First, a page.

CDFA’s Division of Measurement Standards (DMS) oversees fair commerce in California, including firewood purchases that are common this time of year.
If you’re a consumer who wants to purchase firewood to last through the winter, you’re going to be spending hundreds of dollars per cord. The current average prices are $330/cord in the Sacramento-area, $360/cord in the Bay area, and $350/cord in Southern California. Prices can go higher if you want a more expensive type of wood like maple or oak.
It’s important that consumers make the best purchasing decisions and value comparisons. To do that, buyers need to be able to compare one seller’s offer with another. Knowledge of the proper terms and units of measure used for firewood is key.
Firewood is sold by the “cord.” The cord, or fractions of a cord, are the legal units of measurement for firewood, just as milk is sold by the gallon or hamburger is sold by the pound. A cord is 128 cubic feet. To determine how much firewood you purchased, measure and multiply the length x width x height in feet to calculate cubic feet. Any number less than 128 cubic feet is short of a cord. A helpful link of how to measure firewood may be found on the DMS webpage: CDFA – DMS – Programs – QC – Firewood (ca.gov)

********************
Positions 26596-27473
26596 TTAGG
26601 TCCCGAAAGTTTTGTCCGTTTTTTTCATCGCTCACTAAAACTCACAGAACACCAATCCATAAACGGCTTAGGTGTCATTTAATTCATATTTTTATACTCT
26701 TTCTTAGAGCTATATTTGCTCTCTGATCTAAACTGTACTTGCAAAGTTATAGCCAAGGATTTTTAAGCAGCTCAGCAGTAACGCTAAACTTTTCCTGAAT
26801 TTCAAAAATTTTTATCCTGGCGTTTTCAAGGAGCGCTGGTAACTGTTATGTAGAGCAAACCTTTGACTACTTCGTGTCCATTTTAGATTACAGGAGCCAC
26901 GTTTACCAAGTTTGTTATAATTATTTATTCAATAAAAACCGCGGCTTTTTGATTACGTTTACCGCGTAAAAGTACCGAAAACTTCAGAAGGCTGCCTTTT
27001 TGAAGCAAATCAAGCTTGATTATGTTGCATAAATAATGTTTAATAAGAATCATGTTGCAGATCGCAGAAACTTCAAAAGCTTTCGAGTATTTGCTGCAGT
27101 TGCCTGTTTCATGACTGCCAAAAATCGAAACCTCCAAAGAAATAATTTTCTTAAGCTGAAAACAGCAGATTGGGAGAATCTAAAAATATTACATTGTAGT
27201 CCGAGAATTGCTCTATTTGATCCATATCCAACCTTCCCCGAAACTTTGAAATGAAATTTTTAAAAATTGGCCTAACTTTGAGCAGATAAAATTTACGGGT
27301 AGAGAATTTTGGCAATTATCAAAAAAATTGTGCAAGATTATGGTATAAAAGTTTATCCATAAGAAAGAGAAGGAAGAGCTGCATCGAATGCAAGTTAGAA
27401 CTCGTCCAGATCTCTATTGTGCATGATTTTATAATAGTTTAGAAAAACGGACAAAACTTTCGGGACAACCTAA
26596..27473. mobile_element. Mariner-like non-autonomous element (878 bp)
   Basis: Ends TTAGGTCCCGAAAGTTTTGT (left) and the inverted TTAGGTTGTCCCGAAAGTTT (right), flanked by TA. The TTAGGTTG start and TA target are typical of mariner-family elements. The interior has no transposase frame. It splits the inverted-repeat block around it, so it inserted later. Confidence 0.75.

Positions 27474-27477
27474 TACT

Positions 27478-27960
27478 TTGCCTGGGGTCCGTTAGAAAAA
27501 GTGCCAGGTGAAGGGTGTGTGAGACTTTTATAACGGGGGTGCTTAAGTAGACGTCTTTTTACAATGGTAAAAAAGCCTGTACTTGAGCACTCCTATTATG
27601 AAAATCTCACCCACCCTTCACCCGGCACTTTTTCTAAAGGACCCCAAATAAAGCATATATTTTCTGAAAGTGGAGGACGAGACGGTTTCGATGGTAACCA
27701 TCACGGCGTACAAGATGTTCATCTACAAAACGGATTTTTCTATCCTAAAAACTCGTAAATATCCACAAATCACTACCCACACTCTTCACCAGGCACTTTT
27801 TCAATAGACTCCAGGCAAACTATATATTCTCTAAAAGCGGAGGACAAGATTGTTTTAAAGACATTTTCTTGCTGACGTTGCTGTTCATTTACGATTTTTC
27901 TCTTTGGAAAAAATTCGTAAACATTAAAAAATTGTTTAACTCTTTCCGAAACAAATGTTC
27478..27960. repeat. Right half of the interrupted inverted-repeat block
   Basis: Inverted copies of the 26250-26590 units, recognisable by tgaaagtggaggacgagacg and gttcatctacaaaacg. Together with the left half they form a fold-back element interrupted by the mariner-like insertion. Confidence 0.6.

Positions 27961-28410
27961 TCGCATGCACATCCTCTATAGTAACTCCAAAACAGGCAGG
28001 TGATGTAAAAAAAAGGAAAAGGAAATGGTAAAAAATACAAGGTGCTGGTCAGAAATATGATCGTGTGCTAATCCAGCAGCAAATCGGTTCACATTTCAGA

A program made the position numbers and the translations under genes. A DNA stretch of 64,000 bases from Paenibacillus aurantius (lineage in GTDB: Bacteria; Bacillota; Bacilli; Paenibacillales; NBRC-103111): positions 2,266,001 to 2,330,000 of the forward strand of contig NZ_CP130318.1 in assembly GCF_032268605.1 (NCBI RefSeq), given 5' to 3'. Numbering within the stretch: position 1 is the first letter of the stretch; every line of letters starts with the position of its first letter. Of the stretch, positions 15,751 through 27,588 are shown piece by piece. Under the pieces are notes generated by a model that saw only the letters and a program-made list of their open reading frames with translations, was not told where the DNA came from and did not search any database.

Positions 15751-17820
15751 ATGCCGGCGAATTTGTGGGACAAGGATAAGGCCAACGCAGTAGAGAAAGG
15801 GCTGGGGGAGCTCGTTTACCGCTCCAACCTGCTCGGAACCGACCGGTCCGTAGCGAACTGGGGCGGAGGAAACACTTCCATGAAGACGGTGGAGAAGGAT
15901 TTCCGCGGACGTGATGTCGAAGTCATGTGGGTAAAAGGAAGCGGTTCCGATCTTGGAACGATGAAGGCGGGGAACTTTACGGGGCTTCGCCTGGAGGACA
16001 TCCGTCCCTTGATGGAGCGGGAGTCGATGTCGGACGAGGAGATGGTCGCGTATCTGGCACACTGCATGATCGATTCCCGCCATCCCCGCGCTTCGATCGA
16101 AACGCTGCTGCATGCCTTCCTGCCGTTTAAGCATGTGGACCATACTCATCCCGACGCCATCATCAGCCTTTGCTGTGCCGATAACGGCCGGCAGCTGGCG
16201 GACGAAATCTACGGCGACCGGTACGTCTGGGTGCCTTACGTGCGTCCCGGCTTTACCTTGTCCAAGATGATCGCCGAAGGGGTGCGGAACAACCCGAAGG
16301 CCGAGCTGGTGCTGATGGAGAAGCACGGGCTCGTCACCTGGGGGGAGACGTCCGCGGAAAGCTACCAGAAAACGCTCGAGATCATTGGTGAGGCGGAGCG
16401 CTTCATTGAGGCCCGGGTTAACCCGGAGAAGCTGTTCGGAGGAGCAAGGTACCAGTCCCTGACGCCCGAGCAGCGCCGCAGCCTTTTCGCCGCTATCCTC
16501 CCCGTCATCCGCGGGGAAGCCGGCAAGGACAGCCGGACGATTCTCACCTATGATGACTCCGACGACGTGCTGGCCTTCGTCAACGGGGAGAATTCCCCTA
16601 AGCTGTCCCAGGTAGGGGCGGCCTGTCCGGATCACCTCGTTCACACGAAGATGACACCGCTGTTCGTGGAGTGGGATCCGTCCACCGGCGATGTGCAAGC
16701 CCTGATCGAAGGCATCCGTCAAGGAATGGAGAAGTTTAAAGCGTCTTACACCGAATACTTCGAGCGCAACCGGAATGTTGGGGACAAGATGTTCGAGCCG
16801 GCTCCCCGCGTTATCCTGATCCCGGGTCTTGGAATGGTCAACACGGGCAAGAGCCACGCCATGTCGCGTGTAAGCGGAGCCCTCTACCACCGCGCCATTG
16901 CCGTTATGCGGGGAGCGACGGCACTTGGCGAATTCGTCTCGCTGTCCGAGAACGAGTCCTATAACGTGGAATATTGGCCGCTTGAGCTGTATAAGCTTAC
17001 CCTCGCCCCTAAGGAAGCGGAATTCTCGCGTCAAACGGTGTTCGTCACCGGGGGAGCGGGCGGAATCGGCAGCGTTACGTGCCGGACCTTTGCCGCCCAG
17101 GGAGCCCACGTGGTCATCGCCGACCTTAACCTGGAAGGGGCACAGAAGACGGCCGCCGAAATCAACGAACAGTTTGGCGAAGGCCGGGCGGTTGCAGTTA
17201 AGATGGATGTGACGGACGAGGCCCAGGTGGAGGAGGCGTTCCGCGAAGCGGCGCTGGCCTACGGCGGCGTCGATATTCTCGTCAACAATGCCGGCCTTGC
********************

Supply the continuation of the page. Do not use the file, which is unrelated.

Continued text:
Beware buying bulk wood by a “truckload”, “face cord”, “wheelbarrow”, or any other term other than a cord. These units of measure are not legally defined and therefore not comparable. For example, a dump truck load is far more than the capacity of an pick-up truck. Also, make sure you get a receipt for the wood from the seller. The law requires this, plus the seller’s name and address, date, identity of the wood, quantity, and price. If in doubt, take photographs and don’t burn any of the wood; file a complaint with your local sealer of weights and measures.